Production departs from the host of other Frankensteins in its bright visual look, its lush Maurice Jarre score, its view of women, its younger characters, and its romantic scope.
Pic opens with a jolting laboratory sequence, when Sting as Baron Frankenstein brings to life the gauze-wrapped Jennifer Beals as the doctor’s original monster creation looks on with frothing agitation.
The ensuing fairy tale aura of the story is merely leisurely rather than enthralling. In opting to tone down the horror aspect of the genre, producer Victor Drai and his team have created another kind of monster: a Frankenstein movie that’s not scary. The result culminates in silliness when the bride and her hulking mate-to-be (wonderfully played by Clancy Brown) collapse in each other’s arms at the top of the baron’s castle.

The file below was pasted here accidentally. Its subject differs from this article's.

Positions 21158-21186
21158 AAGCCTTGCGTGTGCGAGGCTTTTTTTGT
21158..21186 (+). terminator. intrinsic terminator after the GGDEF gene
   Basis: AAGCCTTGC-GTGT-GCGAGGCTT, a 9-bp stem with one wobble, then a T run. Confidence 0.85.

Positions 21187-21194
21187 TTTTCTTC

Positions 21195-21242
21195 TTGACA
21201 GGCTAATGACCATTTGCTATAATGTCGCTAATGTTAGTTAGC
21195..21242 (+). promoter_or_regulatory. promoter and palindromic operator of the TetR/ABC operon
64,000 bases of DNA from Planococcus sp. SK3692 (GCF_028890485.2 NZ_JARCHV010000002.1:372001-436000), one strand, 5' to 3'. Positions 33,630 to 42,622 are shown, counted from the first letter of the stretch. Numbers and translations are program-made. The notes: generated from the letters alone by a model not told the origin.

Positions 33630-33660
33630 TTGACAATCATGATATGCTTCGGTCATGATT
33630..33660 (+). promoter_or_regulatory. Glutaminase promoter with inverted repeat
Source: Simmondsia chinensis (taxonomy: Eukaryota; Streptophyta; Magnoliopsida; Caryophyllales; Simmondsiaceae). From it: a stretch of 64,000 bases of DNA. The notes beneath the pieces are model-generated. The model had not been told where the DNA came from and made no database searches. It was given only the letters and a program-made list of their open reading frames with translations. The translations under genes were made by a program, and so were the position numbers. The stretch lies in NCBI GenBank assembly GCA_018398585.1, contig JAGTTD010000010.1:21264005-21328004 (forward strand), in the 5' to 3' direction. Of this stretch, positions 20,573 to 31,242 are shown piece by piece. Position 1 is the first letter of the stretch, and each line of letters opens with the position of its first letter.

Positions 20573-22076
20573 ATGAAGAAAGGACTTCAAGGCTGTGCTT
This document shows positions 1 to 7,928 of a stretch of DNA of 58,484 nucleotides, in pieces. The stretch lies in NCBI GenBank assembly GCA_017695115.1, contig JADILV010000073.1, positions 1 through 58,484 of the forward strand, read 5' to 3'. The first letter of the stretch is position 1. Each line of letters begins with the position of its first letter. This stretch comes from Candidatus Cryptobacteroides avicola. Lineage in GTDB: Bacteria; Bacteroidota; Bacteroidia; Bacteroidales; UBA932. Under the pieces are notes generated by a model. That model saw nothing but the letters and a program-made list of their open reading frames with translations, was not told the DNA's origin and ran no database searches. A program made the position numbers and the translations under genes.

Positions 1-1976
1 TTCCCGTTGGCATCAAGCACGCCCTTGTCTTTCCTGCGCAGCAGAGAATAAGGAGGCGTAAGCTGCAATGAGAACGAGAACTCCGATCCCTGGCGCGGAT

While there is deliberate humor at times, most of it successfully produced by a lilting dwarf character who steals the movie (David Rappaport), the intention of the filmmakers is not camp. That’s both the pic’s virtue and, at the conclusion, its downfall.
Screenwriter Lloyd Fonvielle (who collaborated with director Franc Roddam on The Lords of Discipline) weaves, in concept, a nice balancing act between the monster and the dwarf. Increasingly, this odd couple attracts interest while momentum flags in the Sting-Beals relationship.
Lensing, largely in southern France, is a strong production value.